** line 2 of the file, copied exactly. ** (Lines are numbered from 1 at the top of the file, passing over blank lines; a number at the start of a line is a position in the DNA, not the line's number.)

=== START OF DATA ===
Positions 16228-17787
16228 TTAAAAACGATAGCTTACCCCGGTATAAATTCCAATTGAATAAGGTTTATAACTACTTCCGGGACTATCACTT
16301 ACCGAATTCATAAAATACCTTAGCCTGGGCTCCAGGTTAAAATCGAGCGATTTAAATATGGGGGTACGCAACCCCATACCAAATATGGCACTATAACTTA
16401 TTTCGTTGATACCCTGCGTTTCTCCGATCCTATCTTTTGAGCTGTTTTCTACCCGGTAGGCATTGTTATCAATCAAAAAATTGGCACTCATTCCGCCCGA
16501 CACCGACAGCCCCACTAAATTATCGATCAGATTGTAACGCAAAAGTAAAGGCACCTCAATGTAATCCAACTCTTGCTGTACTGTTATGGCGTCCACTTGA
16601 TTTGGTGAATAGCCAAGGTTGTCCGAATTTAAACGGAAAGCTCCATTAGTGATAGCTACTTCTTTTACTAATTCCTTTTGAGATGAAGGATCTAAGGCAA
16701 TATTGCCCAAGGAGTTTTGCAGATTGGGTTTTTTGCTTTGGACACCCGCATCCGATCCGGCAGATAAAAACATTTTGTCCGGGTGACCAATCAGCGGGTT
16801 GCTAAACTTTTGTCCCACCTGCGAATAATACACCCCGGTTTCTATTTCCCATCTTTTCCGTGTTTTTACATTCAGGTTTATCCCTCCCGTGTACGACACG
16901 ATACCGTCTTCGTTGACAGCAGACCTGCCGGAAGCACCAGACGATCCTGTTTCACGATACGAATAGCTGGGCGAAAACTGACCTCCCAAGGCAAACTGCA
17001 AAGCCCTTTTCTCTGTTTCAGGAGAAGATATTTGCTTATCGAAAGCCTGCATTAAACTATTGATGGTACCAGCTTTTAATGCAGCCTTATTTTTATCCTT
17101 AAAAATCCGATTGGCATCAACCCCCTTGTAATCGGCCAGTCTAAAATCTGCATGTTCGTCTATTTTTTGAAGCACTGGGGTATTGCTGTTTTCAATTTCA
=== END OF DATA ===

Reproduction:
16228 TTAAAAACGATAGCTTACCCCGGTATAAATTCCAATTGAATAAGGTTTATAACTACTTCCGGGACTATCACTT